"Sister of a Tory, rich twat and acc[ording] to some, more socialite than socialist, I know some NS readers will be irked. Judge the issue, not me."
So wrote - on Twitter - Jemima Khan, heiress, freedom of speech campaigner, occasional writer and now political interviewer.
Call her anything, just not a socialite. "It's such a lazy way for journalists to undermine me," she says.
Khan's latest contribution to journalism came last week when she interviewed the deputy prime minister, Nick Clegg, for the New Statesman and guest-edited the week's issue, themed around freedom of speech, pulling in contributors from Russell Brand to her ex, Hugh Grant.
Jason Cowley, New Statesman editor, said he had been thinking about the idea since Khan had unexpectedly turned up at the trial of the WikiLeaks founder, Julian Assange, posting part of the bail money.
Cowley said he was impressed: "An interviewer asked why she was there. She said that she had never met Assange but believed profoundly in the work of WikiLeaks, as I do."
A breakfast meeting followed.
"She seemed quite nervous but very determined," recalled Cowley.
"I knew quite quickly the issue would be a success because she has good journalistic instincts, sound judgment and charm."
Why, he adds, would anybody object to her guest-editing?
"Because she's very rich? Far better to judge people as you find them, by what they do and say, and Jemima has been very committed to human rights issues in Pakistan and to freedom of information and the open society."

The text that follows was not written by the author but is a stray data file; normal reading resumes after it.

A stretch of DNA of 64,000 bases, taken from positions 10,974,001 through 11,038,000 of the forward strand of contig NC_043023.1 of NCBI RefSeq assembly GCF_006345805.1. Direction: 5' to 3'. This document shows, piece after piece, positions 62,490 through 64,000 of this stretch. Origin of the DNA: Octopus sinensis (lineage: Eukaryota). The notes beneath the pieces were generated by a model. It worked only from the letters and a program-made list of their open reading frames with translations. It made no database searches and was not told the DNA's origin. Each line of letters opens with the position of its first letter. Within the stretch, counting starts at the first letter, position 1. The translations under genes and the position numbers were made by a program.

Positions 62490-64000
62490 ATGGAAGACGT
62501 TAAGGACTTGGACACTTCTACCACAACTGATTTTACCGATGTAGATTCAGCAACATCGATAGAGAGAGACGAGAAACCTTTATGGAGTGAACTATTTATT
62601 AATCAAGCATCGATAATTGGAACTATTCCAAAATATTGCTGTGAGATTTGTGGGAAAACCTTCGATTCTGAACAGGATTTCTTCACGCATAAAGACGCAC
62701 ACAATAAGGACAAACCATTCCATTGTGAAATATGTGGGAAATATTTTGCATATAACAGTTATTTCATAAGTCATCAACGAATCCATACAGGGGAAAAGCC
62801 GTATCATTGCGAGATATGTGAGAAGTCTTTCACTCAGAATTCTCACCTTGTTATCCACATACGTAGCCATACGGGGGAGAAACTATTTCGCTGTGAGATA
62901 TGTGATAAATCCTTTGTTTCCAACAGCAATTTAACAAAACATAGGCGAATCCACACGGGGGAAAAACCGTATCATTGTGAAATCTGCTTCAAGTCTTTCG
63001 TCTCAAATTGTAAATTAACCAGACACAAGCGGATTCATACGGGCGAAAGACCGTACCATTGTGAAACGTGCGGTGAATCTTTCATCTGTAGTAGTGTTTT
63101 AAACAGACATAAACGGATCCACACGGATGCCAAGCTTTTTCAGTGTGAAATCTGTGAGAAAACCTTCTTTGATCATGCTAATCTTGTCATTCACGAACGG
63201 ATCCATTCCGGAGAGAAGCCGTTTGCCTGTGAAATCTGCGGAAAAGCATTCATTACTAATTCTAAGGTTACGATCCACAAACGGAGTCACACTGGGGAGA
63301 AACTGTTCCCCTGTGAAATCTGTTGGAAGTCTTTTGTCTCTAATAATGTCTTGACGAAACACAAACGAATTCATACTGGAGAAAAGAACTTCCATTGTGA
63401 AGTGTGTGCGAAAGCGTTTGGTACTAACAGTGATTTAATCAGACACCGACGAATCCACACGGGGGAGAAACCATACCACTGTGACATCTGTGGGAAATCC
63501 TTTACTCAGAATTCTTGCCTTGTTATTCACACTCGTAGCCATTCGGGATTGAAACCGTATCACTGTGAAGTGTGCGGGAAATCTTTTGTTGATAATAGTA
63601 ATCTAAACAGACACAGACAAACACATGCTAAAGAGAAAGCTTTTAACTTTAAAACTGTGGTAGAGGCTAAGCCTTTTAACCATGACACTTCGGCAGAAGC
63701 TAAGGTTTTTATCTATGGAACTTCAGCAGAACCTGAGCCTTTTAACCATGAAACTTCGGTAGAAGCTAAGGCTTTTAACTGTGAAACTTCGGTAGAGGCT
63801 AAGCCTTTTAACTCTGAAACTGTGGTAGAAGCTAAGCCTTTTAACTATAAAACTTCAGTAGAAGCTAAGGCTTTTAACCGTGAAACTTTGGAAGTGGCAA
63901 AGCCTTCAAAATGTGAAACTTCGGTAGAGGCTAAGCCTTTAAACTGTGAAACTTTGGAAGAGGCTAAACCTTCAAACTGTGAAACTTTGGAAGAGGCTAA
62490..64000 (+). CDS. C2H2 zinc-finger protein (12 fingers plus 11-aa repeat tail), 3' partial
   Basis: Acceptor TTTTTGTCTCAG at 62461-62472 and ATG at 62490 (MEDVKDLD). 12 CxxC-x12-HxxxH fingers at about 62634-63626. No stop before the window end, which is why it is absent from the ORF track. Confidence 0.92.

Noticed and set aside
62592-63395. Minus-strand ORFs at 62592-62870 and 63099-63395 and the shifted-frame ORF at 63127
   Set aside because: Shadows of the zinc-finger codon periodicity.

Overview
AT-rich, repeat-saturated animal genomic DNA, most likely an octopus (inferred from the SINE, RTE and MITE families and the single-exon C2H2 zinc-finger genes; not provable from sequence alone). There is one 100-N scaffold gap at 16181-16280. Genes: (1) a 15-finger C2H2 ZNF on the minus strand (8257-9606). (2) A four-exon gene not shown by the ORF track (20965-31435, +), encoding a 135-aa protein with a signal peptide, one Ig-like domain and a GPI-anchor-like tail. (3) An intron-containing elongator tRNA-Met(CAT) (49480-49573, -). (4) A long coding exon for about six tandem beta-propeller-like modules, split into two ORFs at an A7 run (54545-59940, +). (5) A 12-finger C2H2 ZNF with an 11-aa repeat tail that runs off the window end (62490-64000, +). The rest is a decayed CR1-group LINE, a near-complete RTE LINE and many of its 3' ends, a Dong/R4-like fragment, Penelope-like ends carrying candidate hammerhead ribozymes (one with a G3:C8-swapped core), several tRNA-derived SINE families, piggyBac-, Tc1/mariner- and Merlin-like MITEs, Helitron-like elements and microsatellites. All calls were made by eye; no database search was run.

Jemima Marcelle Goldsmith was just 20 when she met the 42-year-old Imran Khan on a night out with friends and the two were engaged within weeks, thrilling and horrifying their acquaintances and admirers.
"I always assumed that my wife fell in love with me because of my passions and ambitions," Imran Khan said later.
Within months, she converted to Islam and on May 16, 1995, the couple wed in a two-minute Islamic ceremony in Paris. On June 21, they were married again in a civil ceremony at the Richmond register office before heading off to Lahore. The marriage produced two sons, Sulaiman, now 14, and Kasim, 12.
The Spanish honeymoon at Goldsmith farm was marred by a photographer who took shots of the couple on a sun terrace, with Imran wearing only a sombrero. Jemima's father, billionaire Sir James Goldsmith, was incandescent and bought the pictures. But her father couldn't save what Imran said was a "tough marriage".
In Lahore, he immediately began his political career while his wife had to adapt to a modest home in a poverty-stricken city.
As rumours circulated her marriage was in crisis, she placed an advertisement in Pakistan newspapers. It read: "Whilst it is true that I am currently studying for a master's degree at the School of Oriental and African Studies in London, it is certainly not true to say that Imran and I are having difficulties in our marriage. This is a temporary arrangement."
But it was not to be and Imran now lives alone on his farm, where he grows fruit trees and keeps cows. He maintains a cricket ground for his two sons, who visit during their holidays and are said to be "quite good" at the sport that made their father a star.
He blames the 2004 divorce on "a geographical problem". "Cross-cultural marriages are always more difficult. In the Western countries, marriages are difficult. All my friends have got divorced, some of them twice," he said. "It was because the two of us realised that she could not live in Pakistan and I could not live outside Pakistan. Once we realised that it became impossible to make the marriage work. And yet we have a very strong bond, we always had it."